Heart Rate Variability Assessment of the Effect of Physical Training on Autonomic Cardiac Control

Background: The effect of exercise interventions on autonomic nervous system (ANS) control of the heart by heart rate variability (HRV) is often investigated in just one position. It was hypothesized that results of exercise‐induced changes on ANS are dependent on body position and that it is possib...

Full description

Published in: Annals of noninvasive electrocardiology Vol. 17; no. 3; pp. 219 - 229
Main Authors: Grant, Catharina C, Viljoen, Margaretha, Janse van Rensburg, D.C, Wood, Paola S
Format: Journal Article
Language: English
Published: Malden, USA Blackwell Publishing Inc 07-01-2012
Wiley Subscription Services, Inc
Subjects:
Online Access: Get full text
Summary: Background: The effect of exercise interventions on autonomic nervous system (ANS) control of the heart by heart rate variability (HRV) is often investigated in just one position. It was hypothesized that results of exercise‐induced changes on ANS are dependent on body position and that it is possible to distinguish between exercise induced changes in vagal and sympathetic influence by taking measurements in different body positions. Methods: One hundred eighty‐three (male = 100, female = 83) healthy volunteers, between 18 and 22 years, participated in a prospective twelve week medium to high intensity exercise intervention study with a self‐control design. The influence of the exercise intervention was investigated on supine, rising, and standing as well as on the orthostatic response. Time domain, frequency domain and nonlinear (Poincaré) HRV analysis were performed. Results: The exercise intervention lead to a significant increase (P < 0.05) in vagal influence during supine, rising, and standing. Sympathetic control in the supine position was decreased and increased during rising and standing. In the initial orthostatic response to rising from the supine position, the exercise intervention lead to increased (P < 0.05) vagal withdrawal as well as increased sympathetic control. The orthostatic response measured as the difference between standing and supine indicated only an exercise induced increase in sympathetic control. Conclusions: Exercise‐induced changes in sympathetic and parasympathetic ANS control differ, depending on posture and period of measurement. Exercise induced changes in parasympathetic and sympathetic outflow, respectively, can be extracted from measurements from supine, through the orthostatic response, to standing, thereby detecting changes in ANS that are otherwise obscured.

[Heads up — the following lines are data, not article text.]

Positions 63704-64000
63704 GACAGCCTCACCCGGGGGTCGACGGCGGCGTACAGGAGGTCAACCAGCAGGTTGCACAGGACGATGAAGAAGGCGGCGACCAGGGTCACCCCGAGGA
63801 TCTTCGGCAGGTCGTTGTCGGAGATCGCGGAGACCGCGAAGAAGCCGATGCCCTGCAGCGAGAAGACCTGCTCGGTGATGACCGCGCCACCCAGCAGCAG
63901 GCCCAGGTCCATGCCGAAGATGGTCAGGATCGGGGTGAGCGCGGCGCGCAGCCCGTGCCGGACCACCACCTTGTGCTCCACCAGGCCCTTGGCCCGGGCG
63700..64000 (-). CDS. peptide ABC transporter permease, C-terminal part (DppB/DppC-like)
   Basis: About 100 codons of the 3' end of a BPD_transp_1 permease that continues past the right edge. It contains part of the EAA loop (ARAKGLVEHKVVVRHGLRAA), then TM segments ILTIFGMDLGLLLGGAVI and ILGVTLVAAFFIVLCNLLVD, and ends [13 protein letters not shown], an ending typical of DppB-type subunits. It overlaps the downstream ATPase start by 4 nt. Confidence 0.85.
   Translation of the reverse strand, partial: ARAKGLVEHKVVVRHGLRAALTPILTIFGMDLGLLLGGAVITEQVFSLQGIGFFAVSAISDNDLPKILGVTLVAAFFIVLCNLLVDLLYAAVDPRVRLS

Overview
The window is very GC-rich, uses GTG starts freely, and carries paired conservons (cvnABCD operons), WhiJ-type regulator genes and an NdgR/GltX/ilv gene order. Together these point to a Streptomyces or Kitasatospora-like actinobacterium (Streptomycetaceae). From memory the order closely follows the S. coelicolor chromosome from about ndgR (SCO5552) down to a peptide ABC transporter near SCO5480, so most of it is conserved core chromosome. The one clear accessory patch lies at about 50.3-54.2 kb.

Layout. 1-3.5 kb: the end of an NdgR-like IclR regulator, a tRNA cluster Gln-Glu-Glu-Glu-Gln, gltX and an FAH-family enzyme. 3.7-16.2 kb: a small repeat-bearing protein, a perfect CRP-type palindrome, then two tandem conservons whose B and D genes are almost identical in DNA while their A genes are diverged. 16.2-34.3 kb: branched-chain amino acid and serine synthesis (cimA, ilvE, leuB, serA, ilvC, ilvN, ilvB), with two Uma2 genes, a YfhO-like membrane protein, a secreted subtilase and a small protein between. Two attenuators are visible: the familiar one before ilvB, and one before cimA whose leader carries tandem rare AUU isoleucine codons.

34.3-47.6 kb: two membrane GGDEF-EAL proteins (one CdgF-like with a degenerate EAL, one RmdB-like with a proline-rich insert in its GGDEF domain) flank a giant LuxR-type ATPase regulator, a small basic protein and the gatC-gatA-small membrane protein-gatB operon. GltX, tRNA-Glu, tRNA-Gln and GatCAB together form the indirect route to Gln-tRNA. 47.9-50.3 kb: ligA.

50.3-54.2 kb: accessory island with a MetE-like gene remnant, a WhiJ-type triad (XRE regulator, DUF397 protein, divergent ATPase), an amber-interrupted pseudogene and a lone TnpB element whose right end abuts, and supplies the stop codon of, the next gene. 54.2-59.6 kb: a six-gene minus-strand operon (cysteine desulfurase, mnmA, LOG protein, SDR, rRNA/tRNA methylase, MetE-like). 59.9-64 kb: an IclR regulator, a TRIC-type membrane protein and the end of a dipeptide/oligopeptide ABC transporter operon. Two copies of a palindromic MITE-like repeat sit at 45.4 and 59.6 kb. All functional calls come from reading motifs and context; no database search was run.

ISSN: 1082-720X
1542-474X
DOI: 10.1111/j.1542-474X.2012.00511.x